Im*me"di*ate*ly (?), adv.

1. In an immediate manner; without intervention of any other person or thing; proximately; directly; -- opposed to mediately; as, immediately contiguous.

   God's acceptance of it either immediately by himself, or mediately by the hands of the bishop. South.

2. Without interval of time; without delay; promptly; instantly; at once.

   And Jesus . . . touched him, saying, I will; be thou clean. And immediately his leprosy was cleansed. Matt. viii. 3.

3. As soon as. Cf. Directly,

8, Note. Syn. -- Directly; instantly; quickly; forthwith; straightway; presently. See Directly.


Im*me"di*ate*ness, n. The quality or relations of being immediate in manner, place, or time; exemption from second or interventing causes. Bp. Hall.


Im*me"de*a*tism (?), n. Immediateness.


Im*med"i*ca*ble (?), a. [L. Immedicabilis. See In- not, and Medicable.] Not to be healed; incurable. Wounds immedicable." Milton.


Im`me*lo"di*ous (?), a. Not melodious.


Im*mem"o*ra*ble (?), a. [L. immemorabilis; pref. im- not + memorabilis memorable: cf. F. immémorable. See Memorable.] Not memorable; not worth remembering. Johnson.


Im`me*mo"ri*al (?), a. [Pref. im- not + memorial: cf. F. immémorial.] Extending beyond the reach of memory, record, or tradition; indefinitely ancient; as, existing from time immemorial. Immemorial elms." Tennyson. Immemorial usage or custom." Sir M. Hale. Time immemorial (Eng. Law.), a time antedating (legal) history, and beyond legal memory" so called; formerly an indefinite time, but in 1276 this time was fixed by statute as the begining of the reign of Richard I. (1189). Proof of unbroken possession or use of any right since that date made it unnecessary to establish the original grant. In 1832 the plan of dating legal memory from a fixed time was abandoned and the principle substituted that rights which had been enjoyed for full twenty years (or as against the crown thirty years) should not be liable to impeachment merely by proving that they had not been enjoyed before.


Im`me*mo"ri*al*ly, adv. Beyond memory. Bentley.


Im*mense" (?), a. [L. immensus; pref. im- not + mensus, p. p. of metiri to measure: cf. F. immense. See Measure.] Immeasurable; unlimited. In commonest use: Very great; vast; huge. Immense the power" Pope. Immense and boundless ocean." Daniel.

   O Goodness infinite! Goodness immense! Milton.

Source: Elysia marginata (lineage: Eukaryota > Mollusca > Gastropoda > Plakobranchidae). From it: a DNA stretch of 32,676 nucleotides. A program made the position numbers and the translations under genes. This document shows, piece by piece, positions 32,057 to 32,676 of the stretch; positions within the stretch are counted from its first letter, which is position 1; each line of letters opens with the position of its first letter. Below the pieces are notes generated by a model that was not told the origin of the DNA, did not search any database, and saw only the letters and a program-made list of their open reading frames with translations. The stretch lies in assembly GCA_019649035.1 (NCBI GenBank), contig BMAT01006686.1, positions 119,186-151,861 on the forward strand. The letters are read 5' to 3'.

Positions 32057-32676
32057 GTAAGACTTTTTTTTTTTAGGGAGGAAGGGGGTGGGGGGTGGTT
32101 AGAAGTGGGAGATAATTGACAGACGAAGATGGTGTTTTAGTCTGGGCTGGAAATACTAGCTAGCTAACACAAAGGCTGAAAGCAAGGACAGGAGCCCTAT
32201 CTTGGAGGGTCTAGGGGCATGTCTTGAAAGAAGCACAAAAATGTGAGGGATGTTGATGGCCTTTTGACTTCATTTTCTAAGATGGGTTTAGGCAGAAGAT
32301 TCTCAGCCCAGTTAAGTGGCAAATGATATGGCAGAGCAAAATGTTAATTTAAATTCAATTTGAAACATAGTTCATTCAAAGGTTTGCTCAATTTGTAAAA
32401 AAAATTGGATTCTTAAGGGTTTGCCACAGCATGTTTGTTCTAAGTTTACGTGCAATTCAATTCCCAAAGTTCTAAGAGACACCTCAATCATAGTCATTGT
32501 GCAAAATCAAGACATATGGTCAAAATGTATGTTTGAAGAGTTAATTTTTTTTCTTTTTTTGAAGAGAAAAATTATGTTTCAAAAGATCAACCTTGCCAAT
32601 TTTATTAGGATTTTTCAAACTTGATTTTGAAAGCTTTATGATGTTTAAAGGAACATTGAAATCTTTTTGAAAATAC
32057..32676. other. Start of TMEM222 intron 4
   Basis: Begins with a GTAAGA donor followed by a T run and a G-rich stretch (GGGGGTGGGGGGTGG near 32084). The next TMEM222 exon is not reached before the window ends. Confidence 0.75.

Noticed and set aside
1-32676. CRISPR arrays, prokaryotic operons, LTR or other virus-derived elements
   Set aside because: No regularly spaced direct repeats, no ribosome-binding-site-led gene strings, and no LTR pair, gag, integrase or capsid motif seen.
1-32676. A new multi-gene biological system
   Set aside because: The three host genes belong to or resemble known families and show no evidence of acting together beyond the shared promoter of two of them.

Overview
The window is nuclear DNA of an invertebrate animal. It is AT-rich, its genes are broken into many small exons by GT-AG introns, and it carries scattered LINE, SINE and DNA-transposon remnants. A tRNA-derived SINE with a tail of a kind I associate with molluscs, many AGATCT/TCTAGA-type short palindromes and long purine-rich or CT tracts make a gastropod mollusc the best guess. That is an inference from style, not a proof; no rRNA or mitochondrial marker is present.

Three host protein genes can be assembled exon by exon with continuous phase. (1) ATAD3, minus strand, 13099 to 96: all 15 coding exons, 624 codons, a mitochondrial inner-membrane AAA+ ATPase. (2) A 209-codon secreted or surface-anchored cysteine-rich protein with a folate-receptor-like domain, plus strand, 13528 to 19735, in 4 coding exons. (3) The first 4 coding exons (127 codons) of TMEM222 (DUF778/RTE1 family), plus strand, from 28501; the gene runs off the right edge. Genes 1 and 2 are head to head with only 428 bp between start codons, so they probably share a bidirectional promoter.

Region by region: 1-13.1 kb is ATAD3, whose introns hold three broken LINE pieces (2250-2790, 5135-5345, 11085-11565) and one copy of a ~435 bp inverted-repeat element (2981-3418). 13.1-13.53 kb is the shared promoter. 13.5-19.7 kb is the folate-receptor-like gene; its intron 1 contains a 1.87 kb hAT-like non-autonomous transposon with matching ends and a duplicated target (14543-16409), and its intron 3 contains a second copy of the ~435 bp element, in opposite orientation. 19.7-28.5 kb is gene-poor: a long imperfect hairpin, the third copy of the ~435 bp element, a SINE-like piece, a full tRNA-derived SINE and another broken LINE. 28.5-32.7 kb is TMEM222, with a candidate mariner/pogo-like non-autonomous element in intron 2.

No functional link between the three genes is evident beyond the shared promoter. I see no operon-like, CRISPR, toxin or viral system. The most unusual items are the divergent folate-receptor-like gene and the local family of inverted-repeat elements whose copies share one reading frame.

Syn. -- Infinite; immeasurable; illimitable; unbounded; unlimited; interminable; vast; prodigious; enormous; monstrous. See Enormous.


Im*mense"ly, adv. In immense manner or degree.


Im*mense"ness, n. The state of being immense.


Im*men"si*ble (?), a. [Immense + -ible.] Immeasurable. [Obs.] Davies.


Im*men"si*ty (?), n.; pl. Immensities (#). [L. immensitas: cf. F. immensité.] The state or quality of being immense; inlimited or immeasurable extension; infinity; vastness in extent or bulk; greatness.

   Lost in the wilds of vast immensity. Blackmore.
   The immensity of the material system. I. Taylor.


Im*men"sive (?), a. Huge. [Obs.] Herrick.


Im*men`su*ra*bil"i*ty (?), n. The quality of being immensurable.


Im*men"su*ra*ble (?), a. [Pref. im- not + L. mensurabilis measurable: cf. F. immensurable. Cf. Immeasurable.] Immeasurable.

   What an immensurable space is the firmament. Derham.


Im*men"su*rate (?), a. [Pref. im- not + mensurate.] Unmeasured; unlimited. [R.] W. Montagu.


Im*merge" (?), v. t. [imp. & p. p. Immerged (?); p. pr. & vb. n. Immerging (?).] [L. immergere; pref. im- in + mergere to dip, plunge: cf. F. immerger. See Merge, and cf. Immerse.] To plungel into, under, or within anything especially a fuid; to dip; to immerse. See Immerse.

   We took . . . lukewarm water, and in it immerged a quantity of the leaves of senna. Boyle.
   Their souls are immerged in matter. Jer. Taylor.


Im*merge" (?), v. i. To dissapear by entering into any medium, as a star into the light of the sun. [R.]


Im*mer"it (?), n. Want of worth; demerit. [R.] Suckling.


Im*mer"it*ed, a. Unmerited. [Obs.] Charles I.


Im*mer"it*ous (?), a. [L. immeritus; pref. im- not + meritus, p. p. of merere, mereri, to deserve.] Undeserving. [Obs.] Milton.


Im*mers"a*ble (?), a. See Immersible.


Im*merse" (?), a. [L. immersus, p. p. of immergere. See Immerge.] Immersed; buried; hid; sunk. [Obs.] Things immerse in matter." Bacon.


Im*merse", v. t. [imp. & p. p. Immersed (?); p. pr. & vb. n. Immersing.]

1. To plunge into anything that surrounds or covers, especially into a fluid; to dip; to sink; to bury; to immerge.

   Deep immersed beneath its whirling wave. J Warton.
   More than a mile immersed within the wood. Dryden.

2. To baptize by immersion.

3. To engage deeply; to engross the attention of; to involve; to overhelm.

   The queen immersed in such a trance. Tennyson.
   It is impossible to have a lively hope in another life, and yet be deeply immersed inn the enjoyments of this. Atterbury.